Sergio Pettis had a daunting task in front of him on the day he arrived in the UFC.
When he joined the roster with a perfect 9-0 record, Pettis was a top notch prospect but sharing the last name as the lightweight champion at the time — his older brother Anthony Pettis — put a spotlight on him few receive when first arriving in the UFC.
Rather than having the chance to grow and develop, Pettis had a huge target on his back from day one and he suffered more than a few setbacks through the early part of his UFC career. Putting together a 3-2 record through his first five fights was respectable but nowhere near what Pettis had envisioned for himself when he signed with the promotion.
As it turns out, those losses snapped Pettis back into reality where he realized he wasn’t going to get by on raw talent and a famous family name. It was going to take a lot of hard work and dedication in the gym and Pettis readily admits he didn’t have that when first bursting onto the scene in the UFC.
“I came in with a lot of hype, obviously being the younger brother of Anthony Pettis, that put me in that element. Everything happened for a reason. Those fights that I lost, they changed my way of thinking,” Pettis explained when speaking to MMAWeekly.com. “At the age that I was, I didn’t want the responsibility of being a champion. I didn’t want the responsibility of being a top-level athlete. I wasn’t ready maturity wise.
“Now I’m at the age where I know I want that. I want that responsibility and I’m ready to take that responsibility. I’m not afraid of hard work anymore. I am hard work. I’m going to show you guys on Aug. 5 what hard work can do.”
While losses can often time serve as the ultimate deterrent to an athlete, Pettis found a new passion for the sport after getting knocked down a few times in the early part of his UFC career.
The result has been three wins in a row with two of those victories coming against former title contenders in the 125-pound division.
“You’ve got to go through failures to become successful,” Pettis said. “No one’s just completely successful. You’ve got to taste defeat to either take the route to get better or just stay the same. After those defeats, I felt like it taught me how much I love the sport and how much I’m truly better than that. I’m better than getting finished and getting submitted.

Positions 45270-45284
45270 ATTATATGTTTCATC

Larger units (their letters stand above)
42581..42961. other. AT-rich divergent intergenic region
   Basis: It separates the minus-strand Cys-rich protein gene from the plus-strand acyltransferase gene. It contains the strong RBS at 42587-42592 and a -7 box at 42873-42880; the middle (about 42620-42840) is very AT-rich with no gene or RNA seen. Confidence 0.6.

“I was so young and I have such a different mindset now. I’m at that age now where I believe in myself. I believe in the hard work I’m putting in and Aug. 5 you’re going to see the best Sergio Pettis you’ve ever seen.”
To take the next step towards his ultimate goal of getting a title shot, Pettis has to get through fellow young gun Brandon Moreno, who has quickly risen up the ranks after three wins in a row following a short stint on season 24 of “The Ultimate Fighter”.
Pettis likes what he’s seen out of Moreno thus far but he promises that the 23-year old Mexican native is about to face a whole new level of competition on Saturday night.
“Brandon is going to come out here and fight me. He’s a young, hungry athlete. I’m a young, hungry athlete and on Aug. 5 we’re going to show you guys who really wants it,” Pettis said. “He’s got a big name himself, he’s building up his own base. He came into the UFC on a three-fight win streak I believe and the kid’s got talent.
“I think Moreno is great at what he’s doing. He’s gone out and finished some big names. He beat [Louis] Smolka and I actually gave him that opportunity. My knee got messed up and he was my replacement in that fight. I’m not giving him the title shot. I’m going to be the one to stop Moreno and give him his first loss in the UFC.”
While the UFC hasn’t emphatically stated that the winner of this fight will be in line for a shot at the gold, Pettis believes the writing is on the wall considering the status he shares with Moreno while this bout is the main event for the card this weekend.
Pettis has his sights set on ending Demetrious Johnson’s historic title reign where he’s not only been the only flyweight champion in UFC history but he’s one win away from 11 total defenses, which would set a UFC record.
Johnson’s next fight is already set when he’ll face Ray Borg in the main event at UFC 215 in Canada and in an odd way Pettis is actually rooting for the flyweight champion to hold onto his belt.
The way Pettis sees it, he wants to be the one to finally dethrone Johnson but he believes the title will stay in tact until he earns the opportunity to challenge for the belt.
“No disrespect to Ray Borg but I don’t think he’s going to be the one that’s going to beat D.J. He brings the same style fight that the other fighters brought to D.J.,” Pettis said. “They got scared of “Mighty Mouse”. Personally, I think I have the style to make D.J. question his abilities and push the pace and not let him take it where he wants it. I’ll take it where I want it to go.
“I’m going to send a message to the whole division. It doesn’t matter who it is, I want to send a message to everyone. I want to send a message to the world that I’m pacing myself to become the best in the flyweight division and I’m going to come for that title.”
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